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Then as now, the city donated hundreds of pounds of venison annually to local food banks.

Phyllis Linda Steinberg was born January 3, 1940 in Manhattan, the eldest of four children. Her father, Morris Steinberg, was a milliner. Her mother, Charlotte (Oill) Steinberg, was a teacher in the Bronx.

At Skidmore College in Saratoga Springs, New York, Phyllis majored in English and was the editor of the college newspaper. Like students across the country, she participated in sit-ins at local Woolworth’s in solidarity with black civil rights activists who were refused service at a Woolworth lunch counter in Greensboro, North Carolina, in 1960.

She graduated in 1961 and went to work at the Crowell-Collier Publishing Company in Manhattan, where she learned to index. She later picked up this skill from The Cowles Comprehensive Encyclopedia.

In 1964, she married Lucien Simon Marchand, a textbook seller in Princeton. The family moved there in 1966, and her husband became the purchasing editor for scientific and mathematical journals.

Ms Marchand quickly found work as an indexer at Princeton University for Professor Arthur Link, who was the primary authority on President Wilson and authored his articles, a 35-year-old prodigious undertaking which the New York said Times, set the standard for presentation. historical documents. She worked with him from the 1970s to the 1990s. She also undertook projects for other authors, including indexing a book on Porsche history and a biography of Jefferson Davis.

Along the way, she joined various community organizations. In 1986, she was invited to run for the township committee, the governing body of Princeton, now called city council. A Democrat, she won the most votes that year and was appointed mayor by the committee from 1989.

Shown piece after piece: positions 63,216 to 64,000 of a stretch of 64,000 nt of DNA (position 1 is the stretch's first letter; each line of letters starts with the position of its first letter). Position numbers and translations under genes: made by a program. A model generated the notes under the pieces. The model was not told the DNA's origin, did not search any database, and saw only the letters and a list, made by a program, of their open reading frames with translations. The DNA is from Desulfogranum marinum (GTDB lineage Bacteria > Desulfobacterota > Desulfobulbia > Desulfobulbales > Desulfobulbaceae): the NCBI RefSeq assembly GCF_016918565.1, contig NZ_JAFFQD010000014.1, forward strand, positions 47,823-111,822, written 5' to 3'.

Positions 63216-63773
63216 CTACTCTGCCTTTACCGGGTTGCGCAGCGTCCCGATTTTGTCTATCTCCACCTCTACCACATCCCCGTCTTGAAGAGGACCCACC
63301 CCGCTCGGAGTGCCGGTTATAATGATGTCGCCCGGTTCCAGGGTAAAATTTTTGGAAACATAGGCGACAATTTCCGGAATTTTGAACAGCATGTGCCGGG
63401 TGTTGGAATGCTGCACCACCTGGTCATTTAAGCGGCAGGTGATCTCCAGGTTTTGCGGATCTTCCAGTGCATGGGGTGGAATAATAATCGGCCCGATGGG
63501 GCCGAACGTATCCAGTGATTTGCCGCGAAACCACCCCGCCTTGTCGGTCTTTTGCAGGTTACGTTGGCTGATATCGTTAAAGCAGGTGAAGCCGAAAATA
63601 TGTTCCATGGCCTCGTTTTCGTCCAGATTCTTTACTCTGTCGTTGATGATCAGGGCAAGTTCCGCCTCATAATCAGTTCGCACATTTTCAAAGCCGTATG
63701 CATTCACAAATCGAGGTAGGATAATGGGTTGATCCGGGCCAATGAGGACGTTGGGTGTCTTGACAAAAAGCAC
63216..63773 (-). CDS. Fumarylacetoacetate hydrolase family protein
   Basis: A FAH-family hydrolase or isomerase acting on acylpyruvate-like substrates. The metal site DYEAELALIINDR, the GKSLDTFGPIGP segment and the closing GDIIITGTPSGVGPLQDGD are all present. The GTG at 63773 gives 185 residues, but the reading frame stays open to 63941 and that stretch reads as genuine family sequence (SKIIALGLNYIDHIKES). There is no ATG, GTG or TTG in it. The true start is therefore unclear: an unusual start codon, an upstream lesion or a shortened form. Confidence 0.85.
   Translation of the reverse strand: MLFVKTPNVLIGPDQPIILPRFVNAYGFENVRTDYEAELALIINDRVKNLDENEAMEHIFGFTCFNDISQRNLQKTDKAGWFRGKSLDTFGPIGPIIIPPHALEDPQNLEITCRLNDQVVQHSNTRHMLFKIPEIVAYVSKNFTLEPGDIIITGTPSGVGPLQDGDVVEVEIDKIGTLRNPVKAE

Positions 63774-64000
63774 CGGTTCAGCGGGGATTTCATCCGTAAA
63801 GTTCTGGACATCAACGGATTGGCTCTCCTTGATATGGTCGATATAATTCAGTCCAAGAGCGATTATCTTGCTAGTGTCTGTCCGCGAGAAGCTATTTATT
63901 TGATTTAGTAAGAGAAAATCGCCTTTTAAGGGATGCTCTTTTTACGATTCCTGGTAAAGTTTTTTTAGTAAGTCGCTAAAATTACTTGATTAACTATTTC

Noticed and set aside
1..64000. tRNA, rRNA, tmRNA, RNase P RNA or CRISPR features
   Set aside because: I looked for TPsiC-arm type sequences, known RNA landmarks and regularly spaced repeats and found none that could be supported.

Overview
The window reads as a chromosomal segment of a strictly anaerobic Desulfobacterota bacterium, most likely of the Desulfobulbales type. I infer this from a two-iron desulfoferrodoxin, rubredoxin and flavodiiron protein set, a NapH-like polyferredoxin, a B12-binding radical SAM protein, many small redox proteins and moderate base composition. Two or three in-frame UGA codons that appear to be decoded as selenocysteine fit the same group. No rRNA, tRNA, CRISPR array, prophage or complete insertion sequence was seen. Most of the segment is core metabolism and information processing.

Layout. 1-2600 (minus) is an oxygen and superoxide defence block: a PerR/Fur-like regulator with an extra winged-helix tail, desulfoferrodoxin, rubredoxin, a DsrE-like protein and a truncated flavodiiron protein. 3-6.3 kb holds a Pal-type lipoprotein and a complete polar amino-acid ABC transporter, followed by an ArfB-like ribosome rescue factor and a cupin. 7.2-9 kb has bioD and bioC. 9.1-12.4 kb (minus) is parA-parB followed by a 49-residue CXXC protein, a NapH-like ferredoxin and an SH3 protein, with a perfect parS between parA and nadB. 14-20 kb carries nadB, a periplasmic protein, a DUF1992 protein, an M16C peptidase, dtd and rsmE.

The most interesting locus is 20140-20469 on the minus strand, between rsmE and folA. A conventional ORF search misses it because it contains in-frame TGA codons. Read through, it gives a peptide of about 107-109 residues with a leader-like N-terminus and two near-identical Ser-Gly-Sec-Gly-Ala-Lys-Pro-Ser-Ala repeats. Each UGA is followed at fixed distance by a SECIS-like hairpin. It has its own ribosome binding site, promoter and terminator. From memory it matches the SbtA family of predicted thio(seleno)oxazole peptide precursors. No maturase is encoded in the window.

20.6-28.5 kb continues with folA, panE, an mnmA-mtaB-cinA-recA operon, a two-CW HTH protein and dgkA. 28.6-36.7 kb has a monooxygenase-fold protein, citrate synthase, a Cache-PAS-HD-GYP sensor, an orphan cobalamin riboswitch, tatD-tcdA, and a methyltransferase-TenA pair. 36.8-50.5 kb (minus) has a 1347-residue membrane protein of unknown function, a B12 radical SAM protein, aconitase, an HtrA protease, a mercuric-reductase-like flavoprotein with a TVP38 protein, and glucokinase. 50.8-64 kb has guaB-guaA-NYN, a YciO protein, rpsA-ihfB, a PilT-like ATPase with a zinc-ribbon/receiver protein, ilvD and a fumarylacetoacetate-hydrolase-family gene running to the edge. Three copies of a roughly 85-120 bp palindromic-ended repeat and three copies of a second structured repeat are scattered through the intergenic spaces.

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She served as president of the League of Municipalities of New Jersey and also helped establish a sister city relationship between Princeton and Pettoranello, Italy, to celebrate the contributions of Italian-Americans in New Jersey.

When she took marathons, she thought about municipal issues on her runs.

“One of the things I loved about running was that I could think about it,” she told the Princeton Town Weekly Newspaper Topics in 2013. “I was on the planning board. and led by some of the sites under study. ” She said running also gave her the chance to introduce herself to the engineer in the township “where all the potholes were”.

She qualified to run in the New York Marathon and Boston Marathon and also ran in Philadelphia.

She learned she had lymphoma in 2006. She served two more years as mayor and continued her community work for several years afterward.

Besides her daughter Deborah, she is survived by her husband; one son, Michael; another daughter, Sarah Marchand; and eight grandchildren.

Among the causes to which Ms. Marchand was most devoted was the preservation of open spaces. Until 2019, she was chair of the board of directors of the Delaware and Raritan Greenway Land Trust, which names a prairie in her honor.

“Nature makes you realize that there is something bigger than us here in this world,” she said in a video prepared by the Land Trust. “So it’s essential for us right now to advocate for the preservation of open spaces, paying attention to whatever we can to help us leave this world a better place.”